Narang joins startup aimed at detecting skin cancer in early stages

Posted: October 27, 2017

ravijot.jpg?itok=84ry33JH Imagine a Facebook app that instantly predicts the likelihood of skin cancer., a technology startup based in Champaign, has developed this open source app and is working on its next product—a smartphone app that can detect if a person has suffered a concussion. Ravijot Narang, a student in the iSchool's MS in information management (MS/IM) program, is working on product strategy, product validation, market analysis, and customer development for the new company, which is dedicated to improving healthcare through the use of artificial intelligence and big data.

Narang, who earned a BS in electrical engineering from Shri G.S. Institute of Technology and Science in India, came to Illinois because of the flexibility of the iSchool's MS/IM degree program. He met founder Michael Dietz, an Illinois graduate in electrical engineering, at an event and was struck by their mutual interest in helping people through technology. He joined the team in the spring semester.

"We open-sourced the skin cancer detection app, as we really wanted people to be able to get a better diagnosis without any cost or hassle. Skin cancer is a major issue worldwide; now with the advancement and confluence of image recognition, machine learning, and mobile technology, people can detect skin cancer early from the comfort of their homes. We have open-sourced the code and technology, so that people can add their expertise and build upon the base we have built—the best solution ever," said Narang.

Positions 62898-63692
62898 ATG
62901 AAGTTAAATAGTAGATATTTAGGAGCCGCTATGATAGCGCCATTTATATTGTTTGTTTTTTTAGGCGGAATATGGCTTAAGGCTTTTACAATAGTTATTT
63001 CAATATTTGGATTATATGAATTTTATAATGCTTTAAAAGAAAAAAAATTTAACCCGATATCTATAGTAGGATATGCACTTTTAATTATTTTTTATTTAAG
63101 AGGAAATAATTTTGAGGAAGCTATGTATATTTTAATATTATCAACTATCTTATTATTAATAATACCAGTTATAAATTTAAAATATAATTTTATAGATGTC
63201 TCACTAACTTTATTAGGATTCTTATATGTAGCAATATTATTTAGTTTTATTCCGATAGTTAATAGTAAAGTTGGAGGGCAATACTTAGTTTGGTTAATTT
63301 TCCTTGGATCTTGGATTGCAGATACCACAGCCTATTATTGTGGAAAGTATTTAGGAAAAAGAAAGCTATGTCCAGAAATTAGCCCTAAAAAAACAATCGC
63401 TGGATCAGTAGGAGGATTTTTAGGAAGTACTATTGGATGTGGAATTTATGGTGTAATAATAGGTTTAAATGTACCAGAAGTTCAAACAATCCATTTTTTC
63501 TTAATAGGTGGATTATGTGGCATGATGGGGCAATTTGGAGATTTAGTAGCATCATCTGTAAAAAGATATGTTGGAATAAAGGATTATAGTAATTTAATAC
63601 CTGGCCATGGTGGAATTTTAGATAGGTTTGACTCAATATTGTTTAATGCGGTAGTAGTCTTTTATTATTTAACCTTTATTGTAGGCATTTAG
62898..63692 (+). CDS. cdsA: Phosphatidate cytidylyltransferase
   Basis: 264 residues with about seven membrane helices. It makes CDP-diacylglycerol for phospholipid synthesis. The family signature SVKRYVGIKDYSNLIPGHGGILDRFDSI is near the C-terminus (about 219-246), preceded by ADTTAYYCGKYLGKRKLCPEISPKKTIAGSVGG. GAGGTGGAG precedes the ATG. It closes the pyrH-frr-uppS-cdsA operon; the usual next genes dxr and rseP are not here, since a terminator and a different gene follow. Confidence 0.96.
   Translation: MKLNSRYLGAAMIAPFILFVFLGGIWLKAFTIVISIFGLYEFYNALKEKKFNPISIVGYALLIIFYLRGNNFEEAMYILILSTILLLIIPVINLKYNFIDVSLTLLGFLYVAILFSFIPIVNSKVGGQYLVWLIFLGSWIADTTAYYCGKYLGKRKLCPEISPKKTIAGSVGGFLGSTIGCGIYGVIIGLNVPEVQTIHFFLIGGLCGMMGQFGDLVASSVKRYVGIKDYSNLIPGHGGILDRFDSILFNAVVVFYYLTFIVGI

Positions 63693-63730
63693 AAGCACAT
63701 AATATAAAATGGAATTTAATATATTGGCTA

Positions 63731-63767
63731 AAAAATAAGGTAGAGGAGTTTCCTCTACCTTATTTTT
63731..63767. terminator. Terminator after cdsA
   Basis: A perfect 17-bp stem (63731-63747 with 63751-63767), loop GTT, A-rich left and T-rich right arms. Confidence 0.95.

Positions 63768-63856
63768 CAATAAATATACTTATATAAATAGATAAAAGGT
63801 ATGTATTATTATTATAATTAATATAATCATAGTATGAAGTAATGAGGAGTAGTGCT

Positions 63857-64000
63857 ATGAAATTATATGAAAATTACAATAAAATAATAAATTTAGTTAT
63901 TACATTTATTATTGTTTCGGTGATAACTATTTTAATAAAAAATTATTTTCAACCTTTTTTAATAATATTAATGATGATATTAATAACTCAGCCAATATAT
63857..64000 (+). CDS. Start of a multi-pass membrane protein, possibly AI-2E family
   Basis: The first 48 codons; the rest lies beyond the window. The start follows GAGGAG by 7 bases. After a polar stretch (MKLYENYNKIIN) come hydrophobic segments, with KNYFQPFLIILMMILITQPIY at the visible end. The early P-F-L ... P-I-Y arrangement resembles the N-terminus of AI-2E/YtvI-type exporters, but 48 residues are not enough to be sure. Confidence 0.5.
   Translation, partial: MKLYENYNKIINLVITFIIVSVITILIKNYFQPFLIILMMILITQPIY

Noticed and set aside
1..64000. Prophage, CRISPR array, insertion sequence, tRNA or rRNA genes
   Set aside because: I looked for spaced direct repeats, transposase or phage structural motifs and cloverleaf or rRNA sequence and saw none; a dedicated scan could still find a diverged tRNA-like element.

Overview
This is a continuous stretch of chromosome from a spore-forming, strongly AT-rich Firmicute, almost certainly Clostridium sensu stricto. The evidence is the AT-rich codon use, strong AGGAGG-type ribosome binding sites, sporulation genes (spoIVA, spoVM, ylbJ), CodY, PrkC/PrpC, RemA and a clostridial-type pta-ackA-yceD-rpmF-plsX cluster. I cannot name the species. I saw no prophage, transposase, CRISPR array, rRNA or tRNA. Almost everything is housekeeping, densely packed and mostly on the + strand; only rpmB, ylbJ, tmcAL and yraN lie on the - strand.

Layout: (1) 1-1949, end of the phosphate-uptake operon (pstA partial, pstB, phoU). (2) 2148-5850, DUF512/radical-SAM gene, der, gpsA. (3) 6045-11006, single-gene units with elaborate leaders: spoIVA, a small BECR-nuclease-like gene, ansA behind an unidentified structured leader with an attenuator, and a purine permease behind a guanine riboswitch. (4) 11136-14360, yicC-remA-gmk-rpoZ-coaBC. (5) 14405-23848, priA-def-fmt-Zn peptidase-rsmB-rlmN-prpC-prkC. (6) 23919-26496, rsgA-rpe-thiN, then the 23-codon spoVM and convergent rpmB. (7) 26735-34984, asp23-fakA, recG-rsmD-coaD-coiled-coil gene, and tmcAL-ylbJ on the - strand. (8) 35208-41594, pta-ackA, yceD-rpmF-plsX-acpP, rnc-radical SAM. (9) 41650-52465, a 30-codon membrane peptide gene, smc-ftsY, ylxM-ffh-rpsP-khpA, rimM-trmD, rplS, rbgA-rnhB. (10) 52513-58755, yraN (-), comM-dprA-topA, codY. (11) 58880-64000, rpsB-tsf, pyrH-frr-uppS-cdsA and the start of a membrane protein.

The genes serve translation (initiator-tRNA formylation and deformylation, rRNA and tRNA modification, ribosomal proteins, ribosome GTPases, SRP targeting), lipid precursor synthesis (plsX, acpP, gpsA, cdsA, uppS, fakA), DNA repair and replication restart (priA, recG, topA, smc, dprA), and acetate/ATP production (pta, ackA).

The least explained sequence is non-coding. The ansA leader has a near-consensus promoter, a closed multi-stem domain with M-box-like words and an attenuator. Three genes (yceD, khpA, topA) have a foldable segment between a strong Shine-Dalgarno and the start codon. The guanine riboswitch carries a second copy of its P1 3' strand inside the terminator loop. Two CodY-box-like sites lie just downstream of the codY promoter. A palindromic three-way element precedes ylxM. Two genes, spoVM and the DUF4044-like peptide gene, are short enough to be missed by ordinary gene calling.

Earlier this month, Narang was invited to attend the Forbes Under 30 Summit, a gathering of 7,000 young leaders and entrepreneurs held in Boston.

"I thought the Forbes platform would be a good way to get in touch with like-minded people for the new skin cancer detection app, so I reached out to people at Forbes and told them about my project, interests, and past accomplishments, and they invited me to be a part of the summit."

According to Narang, the best part of the summit was the relationships he made.

"Everyone was so welcoming and open. You get to make friends who are curing cancer using carrots, running a $200-million private equity firm, creating water filters that cost $1, and so on. I think getting to meet people and form a tribe that sees the world as you do was the best part of my experience."

After earning his master's degree, Narang looks forward to using his information management skills to enter the venture capital industry or get involved in enterprise account expansion.

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